Psyb0t exposes router and broadband vunerabilities.
Linux users seem to be the first line of defence when it comes desktop security, but the people who built Psyb0t knew most people don’t pay much attention to router security.
They’re calling it the first botnet designed for broadband equipment and routers, and that it is. But it’s also the first of something else: Psyb0t is the first Linux botnet.
And even though it’s running on hardware devices and even though it’s running on Linux, and an obscure distribution of Linux at that, the basic mechanisms of it aren’t that different from “conventional” botnets that run on Windows PCs. There’s a lesson here.
Linux seems to be a great platform for these little embedded devices. It’s small enough that it can fit in economical hardware, portable enough that you can put it on almost any processor and platform, and it’s got great networking tools. This particular bot runs on Linux Mipsel devices (“Mipsel” refers to little-endian implementations on MIPS processors, generally, but not exclusively, on Linux). But it’s not hard to see the same thing happening to any sufficiently large population of Internet-facing devices based on Linux or any other platform. I’m especially curious about DVRs now.
We often speak about how malware writers write for Windows because that’s where the systems are and because that’s where the development tools are, for malware and more generally. The same could be said now of Linux: The fact that a device runs Linux means it’s easy to write binaries for it that do networking tasks, including hardening the bot and distributed denials of service.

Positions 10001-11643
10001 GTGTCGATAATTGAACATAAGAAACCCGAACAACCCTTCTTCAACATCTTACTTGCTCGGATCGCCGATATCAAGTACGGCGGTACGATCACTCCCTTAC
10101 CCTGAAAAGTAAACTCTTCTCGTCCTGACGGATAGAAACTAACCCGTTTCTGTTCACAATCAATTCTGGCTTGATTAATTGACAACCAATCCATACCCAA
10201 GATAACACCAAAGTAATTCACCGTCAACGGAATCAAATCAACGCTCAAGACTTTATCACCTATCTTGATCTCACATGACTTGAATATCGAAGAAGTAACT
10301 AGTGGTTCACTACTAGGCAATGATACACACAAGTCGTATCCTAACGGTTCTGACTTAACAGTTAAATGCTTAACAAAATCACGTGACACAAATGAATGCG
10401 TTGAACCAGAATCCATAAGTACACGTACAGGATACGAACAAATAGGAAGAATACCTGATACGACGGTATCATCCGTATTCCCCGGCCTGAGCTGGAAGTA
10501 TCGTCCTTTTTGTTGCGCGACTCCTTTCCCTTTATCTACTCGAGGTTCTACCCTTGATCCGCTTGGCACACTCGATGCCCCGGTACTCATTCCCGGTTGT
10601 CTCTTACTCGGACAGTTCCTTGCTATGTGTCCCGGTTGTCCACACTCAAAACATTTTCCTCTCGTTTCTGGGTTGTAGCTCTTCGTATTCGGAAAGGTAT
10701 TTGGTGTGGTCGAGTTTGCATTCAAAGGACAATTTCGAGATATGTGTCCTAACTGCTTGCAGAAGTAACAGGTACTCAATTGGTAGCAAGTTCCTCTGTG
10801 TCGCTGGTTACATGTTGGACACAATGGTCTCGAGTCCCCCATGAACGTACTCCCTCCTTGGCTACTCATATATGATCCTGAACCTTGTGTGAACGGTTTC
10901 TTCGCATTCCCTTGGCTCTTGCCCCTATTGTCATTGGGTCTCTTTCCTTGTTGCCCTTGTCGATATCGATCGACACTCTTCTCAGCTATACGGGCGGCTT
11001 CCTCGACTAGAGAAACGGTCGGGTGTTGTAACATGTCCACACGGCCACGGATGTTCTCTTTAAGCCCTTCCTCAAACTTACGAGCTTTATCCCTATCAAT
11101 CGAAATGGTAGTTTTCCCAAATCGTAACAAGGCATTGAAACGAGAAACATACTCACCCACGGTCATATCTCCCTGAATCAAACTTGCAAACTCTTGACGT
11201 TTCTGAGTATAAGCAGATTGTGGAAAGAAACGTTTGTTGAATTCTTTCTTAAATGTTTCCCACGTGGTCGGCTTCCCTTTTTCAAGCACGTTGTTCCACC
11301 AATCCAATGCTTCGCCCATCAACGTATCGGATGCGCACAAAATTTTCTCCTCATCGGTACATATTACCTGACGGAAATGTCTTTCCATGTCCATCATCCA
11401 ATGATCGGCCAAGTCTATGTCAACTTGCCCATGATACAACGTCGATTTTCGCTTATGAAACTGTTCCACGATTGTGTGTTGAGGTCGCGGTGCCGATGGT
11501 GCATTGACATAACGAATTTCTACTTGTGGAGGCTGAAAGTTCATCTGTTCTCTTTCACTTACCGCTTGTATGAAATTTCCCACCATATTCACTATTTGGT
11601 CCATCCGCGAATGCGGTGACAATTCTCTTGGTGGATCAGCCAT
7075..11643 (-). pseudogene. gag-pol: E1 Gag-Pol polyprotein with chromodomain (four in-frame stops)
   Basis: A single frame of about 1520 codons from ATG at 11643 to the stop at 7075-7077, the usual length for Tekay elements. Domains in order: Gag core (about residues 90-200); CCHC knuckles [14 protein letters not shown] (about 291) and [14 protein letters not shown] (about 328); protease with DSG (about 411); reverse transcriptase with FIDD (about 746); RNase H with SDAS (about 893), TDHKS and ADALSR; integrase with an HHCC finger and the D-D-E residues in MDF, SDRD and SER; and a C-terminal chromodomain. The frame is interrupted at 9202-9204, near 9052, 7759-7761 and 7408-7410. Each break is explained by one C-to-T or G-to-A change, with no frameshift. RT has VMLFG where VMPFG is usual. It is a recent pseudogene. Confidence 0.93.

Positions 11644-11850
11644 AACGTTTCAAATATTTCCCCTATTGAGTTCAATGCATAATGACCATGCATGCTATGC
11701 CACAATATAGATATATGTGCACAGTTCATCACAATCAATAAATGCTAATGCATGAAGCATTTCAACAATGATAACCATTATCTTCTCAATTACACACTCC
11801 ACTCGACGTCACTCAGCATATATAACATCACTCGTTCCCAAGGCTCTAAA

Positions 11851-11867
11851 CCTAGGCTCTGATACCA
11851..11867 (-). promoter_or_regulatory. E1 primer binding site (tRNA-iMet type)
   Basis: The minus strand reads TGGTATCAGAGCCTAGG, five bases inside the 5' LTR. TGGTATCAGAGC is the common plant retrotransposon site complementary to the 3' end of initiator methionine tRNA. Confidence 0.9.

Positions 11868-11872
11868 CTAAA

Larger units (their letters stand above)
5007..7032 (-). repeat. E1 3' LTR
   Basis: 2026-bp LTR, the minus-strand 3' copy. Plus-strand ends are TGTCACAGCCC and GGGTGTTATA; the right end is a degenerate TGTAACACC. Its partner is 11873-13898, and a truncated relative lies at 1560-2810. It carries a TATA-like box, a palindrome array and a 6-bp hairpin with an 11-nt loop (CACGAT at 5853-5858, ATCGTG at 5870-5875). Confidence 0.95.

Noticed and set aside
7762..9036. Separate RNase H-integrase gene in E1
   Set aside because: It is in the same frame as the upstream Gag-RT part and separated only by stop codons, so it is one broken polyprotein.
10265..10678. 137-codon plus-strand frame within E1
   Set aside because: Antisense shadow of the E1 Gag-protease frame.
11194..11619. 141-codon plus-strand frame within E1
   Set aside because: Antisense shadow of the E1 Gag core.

How does Psyb0t work? The main vulnerability it seems to exploit is simply weak or nonexistent authentication. One involved device is the NetComm NB5 ADSL (asymmetric DSL) modem, earlier versions of which were administrable from the WAN side by default. In fact, some were administrable without any log-in at all. Of course updates were made, but when was the last time you applied an update to your ADSL router? I’ve seen vaguer reports of other vulnerabilities used.
According to DroneBL, the DNS (Domain Name System) blacklist service that found the botnet, Psyb0t appears to have been shut down just recently.
The bot will not persist if the router is power-cycled, but who does that on purpose? I also wouldn’t discount the possibility that such a bot could be built to flash itself into an EPROM (erasable programmable ROM) or some other persistent memory, and then the device would probably be unsalvageable. Such an attack would be highly model-specific.
The problem with routers is that they’re “set and forget” devices. Often they’re designed to just work out of the box with no configuration at all. Users won’t change the default admin password, they won’t check to see if security options are turned on, and the last thing they would ever do is check to see if there’s a firmware upgrade that fixes a serious vulnerability in the router. Who even realises that these things are little computers?